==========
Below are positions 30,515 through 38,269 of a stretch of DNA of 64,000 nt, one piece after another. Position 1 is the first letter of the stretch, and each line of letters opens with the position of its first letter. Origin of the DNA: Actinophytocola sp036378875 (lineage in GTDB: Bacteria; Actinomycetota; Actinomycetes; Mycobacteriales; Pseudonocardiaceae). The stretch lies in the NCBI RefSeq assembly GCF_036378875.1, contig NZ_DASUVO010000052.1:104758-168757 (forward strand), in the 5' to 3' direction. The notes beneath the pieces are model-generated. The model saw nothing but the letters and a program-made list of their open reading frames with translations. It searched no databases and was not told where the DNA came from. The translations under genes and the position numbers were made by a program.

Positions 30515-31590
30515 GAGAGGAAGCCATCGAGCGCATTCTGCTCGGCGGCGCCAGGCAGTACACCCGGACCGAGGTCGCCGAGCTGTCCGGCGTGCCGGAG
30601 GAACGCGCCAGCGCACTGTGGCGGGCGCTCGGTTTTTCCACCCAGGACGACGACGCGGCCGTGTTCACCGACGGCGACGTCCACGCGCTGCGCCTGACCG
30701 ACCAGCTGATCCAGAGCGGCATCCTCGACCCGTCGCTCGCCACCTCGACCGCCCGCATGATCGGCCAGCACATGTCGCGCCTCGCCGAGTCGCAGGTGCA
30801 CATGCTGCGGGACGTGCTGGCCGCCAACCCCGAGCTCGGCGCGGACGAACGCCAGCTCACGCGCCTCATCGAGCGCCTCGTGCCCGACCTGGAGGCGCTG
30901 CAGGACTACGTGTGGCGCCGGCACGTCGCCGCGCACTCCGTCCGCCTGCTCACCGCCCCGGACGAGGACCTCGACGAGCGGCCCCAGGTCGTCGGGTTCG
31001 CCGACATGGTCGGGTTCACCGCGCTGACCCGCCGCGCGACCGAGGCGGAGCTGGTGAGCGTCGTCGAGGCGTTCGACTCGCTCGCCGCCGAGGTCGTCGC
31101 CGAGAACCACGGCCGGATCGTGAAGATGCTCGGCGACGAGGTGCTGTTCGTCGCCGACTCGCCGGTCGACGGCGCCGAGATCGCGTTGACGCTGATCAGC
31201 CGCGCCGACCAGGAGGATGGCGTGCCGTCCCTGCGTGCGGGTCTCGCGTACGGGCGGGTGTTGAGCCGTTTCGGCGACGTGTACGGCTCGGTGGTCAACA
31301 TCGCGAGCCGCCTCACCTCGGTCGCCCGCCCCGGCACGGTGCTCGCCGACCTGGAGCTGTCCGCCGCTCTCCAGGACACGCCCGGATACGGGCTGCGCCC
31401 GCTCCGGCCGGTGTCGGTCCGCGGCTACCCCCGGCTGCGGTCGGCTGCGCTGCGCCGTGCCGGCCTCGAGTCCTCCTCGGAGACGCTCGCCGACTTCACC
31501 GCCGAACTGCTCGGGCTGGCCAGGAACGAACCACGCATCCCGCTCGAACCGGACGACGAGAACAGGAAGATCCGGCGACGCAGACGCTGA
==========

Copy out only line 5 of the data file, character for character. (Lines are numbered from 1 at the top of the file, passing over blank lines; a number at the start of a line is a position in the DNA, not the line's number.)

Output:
30701 ACCAGCTGATCCAGAGCGGCATCCTCGACCCGTCGCTCGCCACCTCGACCGCCCGCATGATCGGCCAGCACATGTCGCGCCTCGCCGAGTCGCAGGTGCA